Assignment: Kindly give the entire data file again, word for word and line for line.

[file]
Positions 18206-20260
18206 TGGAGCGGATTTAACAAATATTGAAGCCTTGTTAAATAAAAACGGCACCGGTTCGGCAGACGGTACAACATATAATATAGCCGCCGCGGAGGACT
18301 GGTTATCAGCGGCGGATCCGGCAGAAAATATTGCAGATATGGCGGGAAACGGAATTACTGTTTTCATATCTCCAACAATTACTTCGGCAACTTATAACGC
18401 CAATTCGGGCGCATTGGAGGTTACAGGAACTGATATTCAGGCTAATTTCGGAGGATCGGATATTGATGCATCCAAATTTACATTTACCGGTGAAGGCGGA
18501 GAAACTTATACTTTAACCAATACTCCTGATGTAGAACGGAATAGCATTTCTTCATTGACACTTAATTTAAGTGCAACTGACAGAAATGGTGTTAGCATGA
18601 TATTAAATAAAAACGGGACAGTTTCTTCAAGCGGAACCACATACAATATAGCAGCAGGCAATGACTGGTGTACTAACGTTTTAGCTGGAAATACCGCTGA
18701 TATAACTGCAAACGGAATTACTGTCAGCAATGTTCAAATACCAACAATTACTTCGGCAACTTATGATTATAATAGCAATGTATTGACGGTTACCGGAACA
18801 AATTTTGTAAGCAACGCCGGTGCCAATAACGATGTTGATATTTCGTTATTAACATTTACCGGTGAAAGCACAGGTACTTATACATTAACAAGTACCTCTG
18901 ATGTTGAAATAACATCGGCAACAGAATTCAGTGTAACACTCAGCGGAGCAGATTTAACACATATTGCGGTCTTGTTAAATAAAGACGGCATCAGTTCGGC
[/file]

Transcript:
Positions 18206-20260
18206 TGGAGCGGATTTAACAAATATTGAAGCCTTGTTAAATAAAAACGGCACCGGTTCGGCAGACGGTACAACATATAATATAGCCGCCGCGGAGGACT
18301 GGTTATCAGCGGCGGATCCGGCAGAAAATATTGCAGATATGGCGGGAAACGGAATTACTGTTTTCATATCTCCAACAATTACTTCGGCAACTTATAACGC
18401 CAATTCGGGCGCATTGGAGGTTACAGGAACTGATATTCAGGCTAATTTCGGAGGATCGGATATTGATGCATCCAAATTTACATTTACCGGTGAAGGCGGA
18501 GAAACTTATACTTTAACCAATACTCCTGATGTAGAACGGAATAGCATTTCTTCATTGACACTTAATTTAAGTGCAACTGACAGAAATGGTGTTAGCATGA
18601 TATTAAATAAAAACGGGACAGTTTCTTCAAGCGGAACCACATACAATATAGCAGCAGGCAATGACTGGTGTACTAACGTTTTAGCTGGAAATACCGCTGA
18701 TATAACTGCAAACGGAATTACTGTCAGCAATGTTCAAATACCAACAATTACTTCGGCAACTTATGATTATAATAGCAATGTATTGACGGTTACCGGAACA
18801 AATTTTGTAAGCAACGCCGGTGCCAATAACGATGTTGATATTTCGTTATTAACATTTACCGGTGAAAGCACAGGTACTTATACATTAACAAGTACCTCTG
18901 ATGTTGAAATAACATCGGCAACAGAATTCAGTGTAACACTCAGCGGAGCAGATTTAACACATATTGCGGTCTTGTTAAATAAAGACGGCATCAGTTCGGC